Keynote lectures will be given by Achim Timmermann (University of Michigan) and Antony Eastmond (Courtauld Institute).

Papers are invited from researchers in the fields of history of art and architecture, politics, history, literature, religion, archaeology, and other relevant disciplines. Areas of particular interest include:

Jerusalem recreations and the definition of nations, states, empires, cities and peoples

Political regimes: the recreation of Jerusalem at centres of power and within political territories; the importance of Jerusalem for the self or public image of rulers

Current events: the role of visual translations of Jerusalem in political debates, polemics, propaganda, and political movements; Jerusalem sites as places of political resistance or rebellion

The politics of performance, exhibition and consumption

The use or reuse of Jerusalem sites as memorials

The politics of loss: destruction or neglect of Jerusalem translations

Please send an abstract of up to 300 words to Laura Slater (jerusalemeuropeconference@gmail.com). Deadline for submission of proposals is 10 October 2014. Limited funding is available to help cover external speakers’ travel and accommodation expenses. Please let us know in your email if you require funding. The conference is organized in the context of the European Union’s Seventh Framework Programme (FP7/20072013)/ ERC grant agreement no.249466.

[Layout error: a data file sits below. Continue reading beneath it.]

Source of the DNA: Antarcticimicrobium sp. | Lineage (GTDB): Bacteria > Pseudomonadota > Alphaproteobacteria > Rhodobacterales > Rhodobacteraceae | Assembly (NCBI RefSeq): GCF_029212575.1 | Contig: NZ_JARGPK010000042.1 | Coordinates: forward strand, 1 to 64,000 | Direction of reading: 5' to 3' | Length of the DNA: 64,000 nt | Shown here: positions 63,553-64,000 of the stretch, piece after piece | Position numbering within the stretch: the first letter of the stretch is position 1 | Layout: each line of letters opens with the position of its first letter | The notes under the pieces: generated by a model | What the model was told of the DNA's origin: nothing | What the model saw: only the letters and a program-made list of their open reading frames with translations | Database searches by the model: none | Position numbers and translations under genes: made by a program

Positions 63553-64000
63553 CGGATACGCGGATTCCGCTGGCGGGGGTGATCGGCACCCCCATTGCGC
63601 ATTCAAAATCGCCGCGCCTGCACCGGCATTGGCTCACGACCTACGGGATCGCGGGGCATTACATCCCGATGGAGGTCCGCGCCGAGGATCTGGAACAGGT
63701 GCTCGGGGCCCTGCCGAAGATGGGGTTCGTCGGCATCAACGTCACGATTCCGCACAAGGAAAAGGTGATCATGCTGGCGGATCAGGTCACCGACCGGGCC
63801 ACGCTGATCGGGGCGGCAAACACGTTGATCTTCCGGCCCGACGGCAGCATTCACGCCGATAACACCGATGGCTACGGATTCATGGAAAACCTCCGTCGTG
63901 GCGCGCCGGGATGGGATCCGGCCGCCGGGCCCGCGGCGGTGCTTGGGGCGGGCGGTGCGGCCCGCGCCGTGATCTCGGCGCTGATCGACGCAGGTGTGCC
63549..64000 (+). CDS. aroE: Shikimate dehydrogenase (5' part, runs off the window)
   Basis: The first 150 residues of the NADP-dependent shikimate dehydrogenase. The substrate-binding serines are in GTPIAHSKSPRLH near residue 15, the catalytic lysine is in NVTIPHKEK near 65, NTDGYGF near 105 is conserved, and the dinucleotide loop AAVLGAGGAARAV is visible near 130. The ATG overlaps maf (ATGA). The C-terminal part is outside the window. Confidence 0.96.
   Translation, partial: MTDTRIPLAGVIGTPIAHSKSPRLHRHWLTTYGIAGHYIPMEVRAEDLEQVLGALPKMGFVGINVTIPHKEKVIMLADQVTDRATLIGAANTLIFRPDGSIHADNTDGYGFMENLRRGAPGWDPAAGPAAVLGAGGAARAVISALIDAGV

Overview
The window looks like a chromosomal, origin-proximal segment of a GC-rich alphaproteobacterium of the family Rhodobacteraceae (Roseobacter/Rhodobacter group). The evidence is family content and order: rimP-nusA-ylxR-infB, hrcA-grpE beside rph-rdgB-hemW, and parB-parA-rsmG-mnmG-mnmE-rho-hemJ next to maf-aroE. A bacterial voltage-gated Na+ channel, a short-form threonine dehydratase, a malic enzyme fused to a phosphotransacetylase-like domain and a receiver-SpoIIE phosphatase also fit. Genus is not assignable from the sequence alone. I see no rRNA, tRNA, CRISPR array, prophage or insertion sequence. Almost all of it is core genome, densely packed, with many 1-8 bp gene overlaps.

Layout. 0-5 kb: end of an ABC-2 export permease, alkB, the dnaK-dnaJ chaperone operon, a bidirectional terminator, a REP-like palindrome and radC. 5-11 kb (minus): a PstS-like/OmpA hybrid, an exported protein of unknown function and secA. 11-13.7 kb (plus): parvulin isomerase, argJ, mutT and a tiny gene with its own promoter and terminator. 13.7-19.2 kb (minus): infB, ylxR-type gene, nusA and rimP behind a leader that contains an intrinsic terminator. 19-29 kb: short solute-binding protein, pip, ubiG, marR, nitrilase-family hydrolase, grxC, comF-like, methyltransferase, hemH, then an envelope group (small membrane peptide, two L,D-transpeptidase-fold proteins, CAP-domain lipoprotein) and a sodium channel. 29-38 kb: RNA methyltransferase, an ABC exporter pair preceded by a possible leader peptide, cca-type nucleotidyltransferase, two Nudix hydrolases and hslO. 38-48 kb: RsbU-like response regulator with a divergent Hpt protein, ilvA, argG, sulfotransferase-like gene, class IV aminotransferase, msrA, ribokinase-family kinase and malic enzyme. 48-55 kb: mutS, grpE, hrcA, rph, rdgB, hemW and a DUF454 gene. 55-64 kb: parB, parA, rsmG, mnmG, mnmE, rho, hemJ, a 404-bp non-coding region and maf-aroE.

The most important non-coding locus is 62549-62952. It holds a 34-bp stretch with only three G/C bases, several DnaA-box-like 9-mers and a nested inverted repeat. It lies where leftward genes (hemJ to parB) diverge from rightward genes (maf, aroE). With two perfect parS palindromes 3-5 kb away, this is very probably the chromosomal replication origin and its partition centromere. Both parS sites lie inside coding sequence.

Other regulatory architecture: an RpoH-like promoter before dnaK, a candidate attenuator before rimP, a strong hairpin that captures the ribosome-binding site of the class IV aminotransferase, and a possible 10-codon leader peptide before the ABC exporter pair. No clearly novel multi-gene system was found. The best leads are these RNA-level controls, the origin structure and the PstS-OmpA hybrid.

For further information see: https://www.york.ac.uk/historyofart/ visualtranslationsjerusalem/

Filming Israel/Palestine: The Honourable Woman

Hugo Blick’s The Honourable Woman (BBC2), starring Maggie Gyllenhaal as the would-be peacemaking heir to an Israeli family’s arms fortune, is a rare example of British TV taking on one of the riskiest subjects for a weeknight drama: the Israel-Palestine conflict.

I say risky, because Israeli and Palestinian history and politics aren’t subjects that are familiar to British audiences, and which will produce reliably high viewing figures – they’re not Nordic Noir or The Great British Bake Off.

Israel/Palestine is also perhaps the archetypal topic on which venturing a comment can lead to frenzied justifications, backtracking and speedy regrets, as reporters and many celebrities found during in a summer which saw Israel launch devastating attacks on the Gaza Strip during Operation Protective Edge. In a way, it’s surprising that The Honourable Woman made it onto our screens this summer at all, and wasn’t held back for a less volatile time – although perhaps someone made the calculation that it’s a show which might benefit from being topical (as it did).

Beyond news programmes, Peter Kosminsky’s Channel 4 drama The Promise (2011) has been the only recent UK programme to take on Israel/Palestine (although see our member Anna Bernard’s 2012 article ‘Consuming Palestine’ for a survey of Israel/Palestine in British theatre and American popular culture, where it’s more prominent).

So, while The Honourable Woman isn’t about our topic of Jerusalem as such, it’s worth thinking more about how it represented Israelis, Palestinians, and the conflict, given its level of influence, which will have been extended by viewers seeking deeper explanations for the recent increase in tension (and, I’d less charitably suggest, hoping to look clever in the pub).

Continue reading